This Week in Marblehead History: 1935
Here's a look back at the stories that were making local headlines on this week in 1935.
Every week, Marblehead Patch digs through the Marblehead Messenger microfilm archives at Abbot Public Library to find out what was happening on this week in local history.
Neck Residents to Seek Better Police Guard: Better police protection for Marblehead Neck will be sought by summer residents of the colony, according to a recent report and it is understood that a delegation will wait upon the board of selectmen in the near future. During the past few years, many breaks have been reported in the exclusive summer colony, resulting in the loss of several thousand dollars worth of household furnishings, clothing and personal effects. Plumbing thieves who ripped bathroom fixtures from the walls, also and a great deal of damage.
Local Team is Drilling for Salem Game: With Vin Larken back in uniform, coach Charley McGuinness is feeling a little more hopeful about the stability of his line for one experienced player like Larkin, especially at end, can mean a lot to a football team. The coach is drilling his charges every day, regardless of weather, in preparation for the Salem tilt, which, according to the latest reports, is almost sure to be played Friday night, Sept. 20, under the lights at Bertram Field.
Local Girl Keeps Marriage a Secret Since January: Coming as a complete surprise to her many friends, will be the announcement of the marriage of Miss Dorothy Spenceley, daughter of Mr. and Mrs. Ernest A. Spenceley of Bowden Street, to Arthur Sinclair, son of Mr. and Mrs. James Sinclair of Quincy. The ceremony took place in Portsmouth, N.H., on Jan. 26 and none of their families or friends knew anything about it until Ms. Sinclair made the announcement this week.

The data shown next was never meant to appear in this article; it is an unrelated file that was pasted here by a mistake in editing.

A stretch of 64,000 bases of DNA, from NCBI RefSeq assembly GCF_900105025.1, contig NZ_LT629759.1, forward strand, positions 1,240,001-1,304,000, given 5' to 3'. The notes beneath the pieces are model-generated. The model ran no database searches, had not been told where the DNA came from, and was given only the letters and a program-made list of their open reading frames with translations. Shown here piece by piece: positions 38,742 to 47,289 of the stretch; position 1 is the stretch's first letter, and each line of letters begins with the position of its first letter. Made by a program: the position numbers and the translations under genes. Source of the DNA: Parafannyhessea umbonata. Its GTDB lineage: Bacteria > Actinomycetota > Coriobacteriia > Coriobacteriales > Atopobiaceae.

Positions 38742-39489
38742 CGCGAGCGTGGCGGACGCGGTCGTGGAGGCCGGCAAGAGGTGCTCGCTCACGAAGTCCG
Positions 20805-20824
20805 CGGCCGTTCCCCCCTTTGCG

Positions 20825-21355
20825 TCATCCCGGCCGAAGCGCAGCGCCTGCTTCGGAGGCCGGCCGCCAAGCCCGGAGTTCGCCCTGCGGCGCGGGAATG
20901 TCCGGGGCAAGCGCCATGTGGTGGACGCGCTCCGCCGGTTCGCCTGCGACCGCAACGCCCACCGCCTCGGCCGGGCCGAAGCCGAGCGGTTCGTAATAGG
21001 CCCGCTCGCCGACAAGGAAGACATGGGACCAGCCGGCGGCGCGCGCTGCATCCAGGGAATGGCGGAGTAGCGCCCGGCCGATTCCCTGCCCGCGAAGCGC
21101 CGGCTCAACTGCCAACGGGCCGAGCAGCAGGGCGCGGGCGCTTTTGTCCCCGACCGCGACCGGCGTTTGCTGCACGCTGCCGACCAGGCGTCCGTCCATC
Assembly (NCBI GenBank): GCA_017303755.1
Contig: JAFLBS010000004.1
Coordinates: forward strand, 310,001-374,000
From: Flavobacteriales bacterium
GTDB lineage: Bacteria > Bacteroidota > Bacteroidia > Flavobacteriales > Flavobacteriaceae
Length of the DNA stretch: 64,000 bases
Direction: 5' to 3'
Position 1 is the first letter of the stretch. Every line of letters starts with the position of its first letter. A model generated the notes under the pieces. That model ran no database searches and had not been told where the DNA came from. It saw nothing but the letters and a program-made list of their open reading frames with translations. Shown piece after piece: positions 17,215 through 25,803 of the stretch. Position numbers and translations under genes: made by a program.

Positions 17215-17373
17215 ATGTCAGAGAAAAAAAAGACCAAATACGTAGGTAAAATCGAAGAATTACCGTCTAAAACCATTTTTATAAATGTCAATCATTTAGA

Plan Several New Features at Reynolds Field: Plans are underway for a new field house, a wire fence and a wide roadway at the Joel W. Reynolds playground, according to Playground Commissioner Charles Prince, who stated yesterday that WPA projects for the work had been made up and filed with the state office for approval.
Man Leaves $500 to One Brother, $1 to Another: The will of the late Thomas Tucker, president for many years of the Marblehead Transportation Co., just filed for probate, bequeaths the bulk of his $500,000 estate to his widow. To his brother, N. Lewis Tucker of Highland Avenue, he leaves $500, while to another brother, John Ingalls Tucker, Civil War veteran, he leaves only $1.
Harbor Loses Bowsprit in Harbor Crash: A collision between the 120-foot power yacht Taormina owned by William S. Eaton of the Eastern Yacht Club and the 61-foot motor sailer Hathor III, owned by Sidney A. Beggs, ex-commodore of the Corinthian Yacht Club, resulted in the loss of the bowsprit and sword-fishing pulpit of the latter craft Wednesday afternoon.
Caught Boys Believed Responsible for Broken Windows: Through some clever detective-work, officer John Collyer has apprehended three Norwood lads who are believed responsible for the recent depredations at the Naugus Head summer colony where many windows were broken. Police will seek restitution from the parents of the boys.
Do you recognize any of these names, locations or events? Let us know in the comments section below.